4. Mission Analysis

4.1. Mission to Uranus

The seventh planet from the Sun is so distant that it takes 84 years to complete one orbit. Uranus, with no solid surface, is one of the gas giant planets (the others are Jupiter, Saturn, and Neptune). NASA's Voyager 2 spacecraft flew very close to Uranus, in January 1986. Figures 2 and 3 study the problem of the optimal date for maximum mass to be delivered to Uranus between 2020–2030.

The maximum ratio is obtained for launching in June 07, 2030 (Figures 2 and 3). After obtaining the optimal date, on Figure 4, it is possible to see the behavior of the ratio versus velocity at infinity near Earth for several times of flights. For larger power available, more mass can be delivered.

4.2. Mission to Neptune

Voyager 2 visited Neptune on August 25, 1989. Neptune is a very interesting object for science because of its turbulent atmosphere and the presence of the large moon Triton. Triton is particularly interesting because of its size and retrograde orbit; moreover the insight into Solar System evolution to be gained through its comparative relationship with Pluto and Charon.

Figures 5 and 6 show that the best launch date that maximize the mass to be delivered to Neptune is April 06, 2030. For clarity, Figures 5 and 6 show some years between 2020–2030. The inverse behavior between and mass ratio is again found. The use of nuclear power allows the delivery of larger masses to the planet, due to the high power of this power supply system. So, this is a good way to transport large payloads to Neptune.

After obtaining the optimal date, Figure 7 shows the ratio versus velocity at infinity near Earth for several times of flights. As expected, larger power allows the delivery of larger mass to Neptune.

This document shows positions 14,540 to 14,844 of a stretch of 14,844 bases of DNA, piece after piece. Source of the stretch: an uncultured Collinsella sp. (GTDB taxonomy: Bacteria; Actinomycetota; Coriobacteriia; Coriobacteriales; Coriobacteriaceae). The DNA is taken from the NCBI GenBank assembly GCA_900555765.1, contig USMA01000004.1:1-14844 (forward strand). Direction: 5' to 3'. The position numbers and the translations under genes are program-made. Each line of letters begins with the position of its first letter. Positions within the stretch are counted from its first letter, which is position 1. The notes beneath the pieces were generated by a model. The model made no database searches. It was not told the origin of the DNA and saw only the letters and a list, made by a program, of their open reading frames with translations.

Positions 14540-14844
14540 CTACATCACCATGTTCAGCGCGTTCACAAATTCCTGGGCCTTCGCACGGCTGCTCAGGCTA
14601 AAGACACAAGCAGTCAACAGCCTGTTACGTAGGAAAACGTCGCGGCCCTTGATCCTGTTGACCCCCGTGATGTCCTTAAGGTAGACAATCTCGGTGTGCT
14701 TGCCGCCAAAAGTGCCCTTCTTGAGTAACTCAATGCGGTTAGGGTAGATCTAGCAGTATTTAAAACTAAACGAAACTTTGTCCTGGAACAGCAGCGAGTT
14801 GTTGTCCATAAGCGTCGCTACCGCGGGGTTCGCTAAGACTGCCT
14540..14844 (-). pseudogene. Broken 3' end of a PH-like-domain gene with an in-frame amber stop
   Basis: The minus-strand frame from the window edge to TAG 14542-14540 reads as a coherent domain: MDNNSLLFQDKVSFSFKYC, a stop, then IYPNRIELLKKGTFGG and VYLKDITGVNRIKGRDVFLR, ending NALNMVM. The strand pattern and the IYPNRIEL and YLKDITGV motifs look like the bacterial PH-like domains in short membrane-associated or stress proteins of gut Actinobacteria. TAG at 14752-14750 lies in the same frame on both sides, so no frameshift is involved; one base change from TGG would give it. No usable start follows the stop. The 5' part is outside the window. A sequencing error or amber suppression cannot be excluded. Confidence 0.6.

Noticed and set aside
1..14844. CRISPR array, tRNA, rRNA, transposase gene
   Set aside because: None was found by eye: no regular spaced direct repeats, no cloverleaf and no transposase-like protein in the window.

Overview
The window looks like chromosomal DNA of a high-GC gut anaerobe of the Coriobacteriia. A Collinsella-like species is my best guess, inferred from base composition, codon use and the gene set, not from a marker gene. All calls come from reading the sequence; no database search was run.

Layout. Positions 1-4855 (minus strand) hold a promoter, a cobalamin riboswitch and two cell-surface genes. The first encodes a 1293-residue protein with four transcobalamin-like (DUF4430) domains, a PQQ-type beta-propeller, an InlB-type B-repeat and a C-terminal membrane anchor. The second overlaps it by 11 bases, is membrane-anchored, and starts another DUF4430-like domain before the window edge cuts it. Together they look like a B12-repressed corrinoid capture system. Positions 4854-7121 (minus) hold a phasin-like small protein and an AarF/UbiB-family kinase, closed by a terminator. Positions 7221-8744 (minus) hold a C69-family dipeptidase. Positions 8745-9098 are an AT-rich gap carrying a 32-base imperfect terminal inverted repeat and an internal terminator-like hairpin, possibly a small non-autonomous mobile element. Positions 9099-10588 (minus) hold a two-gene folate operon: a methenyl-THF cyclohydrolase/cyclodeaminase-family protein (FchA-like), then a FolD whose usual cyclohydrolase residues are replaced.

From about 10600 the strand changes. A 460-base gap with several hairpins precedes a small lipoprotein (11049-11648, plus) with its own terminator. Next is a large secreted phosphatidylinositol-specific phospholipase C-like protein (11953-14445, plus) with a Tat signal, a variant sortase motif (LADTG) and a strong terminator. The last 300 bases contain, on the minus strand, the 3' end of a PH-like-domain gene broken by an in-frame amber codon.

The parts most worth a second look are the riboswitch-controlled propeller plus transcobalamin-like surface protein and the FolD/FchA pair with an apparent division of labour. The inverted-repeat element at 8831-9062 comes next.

4.3. Mission to Pluto

On August 24, 2006, the International Astronomical Union (IAU) formally downgraded Pluto from an official planet to a dwarf planet. No spacecraft have yet visited Pluto. However, NASA launched a mission called New Horizons that will explore both Pluto and the Kuiper Belt region. Launched on January 19, 2006, the spacecraft performed a Jupiter gravity assist in February of 2007. Today, it is traveling to Pluto and it will encounter the planet on 14 of July, 2015.

Now we study some possible ways to reach Pluto with electric propulsion. Figure 8 shows the curves of the maximum mass that can be delivered to Pluto. For clarity, some results are shown for the years between 2020 and 2030. The optimal date is on February 06, 2020. The curves have some minima and maxima, but the optimal date allows to maximize the mass delivered to Pluto and to minimize the propellant consumption. The same analysis is made for NEP system and the results are shown in Figure 9. Figure 9 also shows that, depending on the launch date, the propellant consumption can be high and the mass delivered can be a minimum. High velocity at infinity near Earth (depending on the characteristic of launch vehicle) allows an economy on the consumption of propellant and there is a maximum in the total mass delivered to the planet. This analysis, as function of time of flight, is shown on Figure 10.

5. Conclusions

Low-thrust transfers of the limited power (LP) type was considered in this paper. In order to find the optimal trajectory of a transfer with LP thrust, it is suggested to use the method of the transporting trajectory. No constraint is imposed on the thrust vector direction. A maximum power provides a minimum propellant consumption. Then we searched for the optimal date between 2020–2030 that allow maximum delivered mass to the outer planets. With this optimal date, are analyzed the effect of the velocity at infinity near Earth and the time of flight on the delivered mass. Larger times and higher velocity at infinity allow maximum mass delivered. Due to the small masses delivered, solar electric propulsion was not used for the trip to outer planet.

Acknowledgment

The authors are grateful to the Foundation to Support Research in the São Paulo State, Brazil (FAPESP) for the research grant received under Contracts 2008/10236-3 and 2007/04232-2.